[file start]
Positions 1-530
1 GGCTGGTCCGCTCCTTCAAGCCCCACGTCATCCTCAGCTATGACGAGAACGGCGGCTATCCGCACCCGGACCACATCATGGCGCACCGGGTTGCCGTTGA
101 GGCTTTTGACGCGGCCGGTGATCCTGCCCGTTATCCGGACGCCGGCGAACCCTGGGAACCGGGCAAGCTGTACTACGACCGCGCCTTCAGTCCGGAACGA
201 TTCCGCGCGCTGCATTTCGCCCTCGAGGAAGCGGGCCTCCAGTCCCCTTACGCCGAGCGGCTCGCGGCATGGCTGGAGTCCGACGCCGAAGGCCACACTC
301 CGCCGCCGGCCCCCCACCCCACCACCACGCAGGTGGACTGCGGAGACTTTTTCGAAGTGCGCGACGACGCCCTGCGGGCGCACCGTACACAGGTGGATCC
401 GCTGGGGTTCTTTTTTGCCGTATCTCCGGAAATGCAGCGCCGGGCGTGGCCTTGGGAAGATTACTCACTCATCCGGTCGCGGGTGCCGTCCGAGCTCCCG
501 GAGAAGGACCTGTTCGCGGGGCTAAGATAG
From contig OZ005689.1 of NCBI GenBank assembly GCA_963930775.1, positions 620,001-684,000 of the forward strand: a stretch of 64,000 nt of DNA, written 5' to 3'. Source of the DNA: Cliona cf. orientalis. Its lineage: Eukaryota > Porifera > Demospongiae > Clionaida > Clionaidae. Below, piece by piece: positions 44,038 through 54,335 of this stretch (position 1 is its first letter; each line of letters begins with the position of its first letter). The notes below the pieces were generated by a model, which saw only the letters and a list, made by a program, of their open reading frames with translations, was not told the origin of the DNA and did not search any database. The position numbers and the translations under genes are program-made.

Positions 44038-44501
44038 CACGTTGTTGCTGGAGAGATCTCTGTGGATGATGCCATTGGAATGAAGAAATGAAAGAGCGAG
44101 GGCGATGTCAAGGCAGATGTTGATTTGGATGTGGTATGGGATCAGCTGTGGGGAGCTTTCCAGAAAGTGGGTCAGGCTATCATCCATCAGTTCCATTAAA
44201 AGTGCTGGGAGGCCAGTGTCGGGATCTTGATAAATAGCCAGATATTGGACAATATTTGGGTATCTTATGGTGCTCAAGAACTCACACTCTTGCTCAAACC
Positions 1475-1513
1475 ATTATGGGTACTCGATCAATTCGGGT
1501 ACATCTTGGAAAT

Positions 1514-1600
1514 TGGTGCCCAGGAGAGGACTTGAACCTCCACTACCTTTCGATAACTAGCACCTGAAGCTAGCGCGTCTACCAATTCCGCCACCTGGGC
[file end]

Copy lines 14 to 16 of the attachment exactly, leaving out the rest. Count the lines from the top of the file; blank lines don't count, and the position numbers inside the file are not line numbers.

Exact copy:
1475 ATTATGGGTACTCGATCAATTCGGGT
1501 ACATCTTGGAAAT

Positions 1514-1600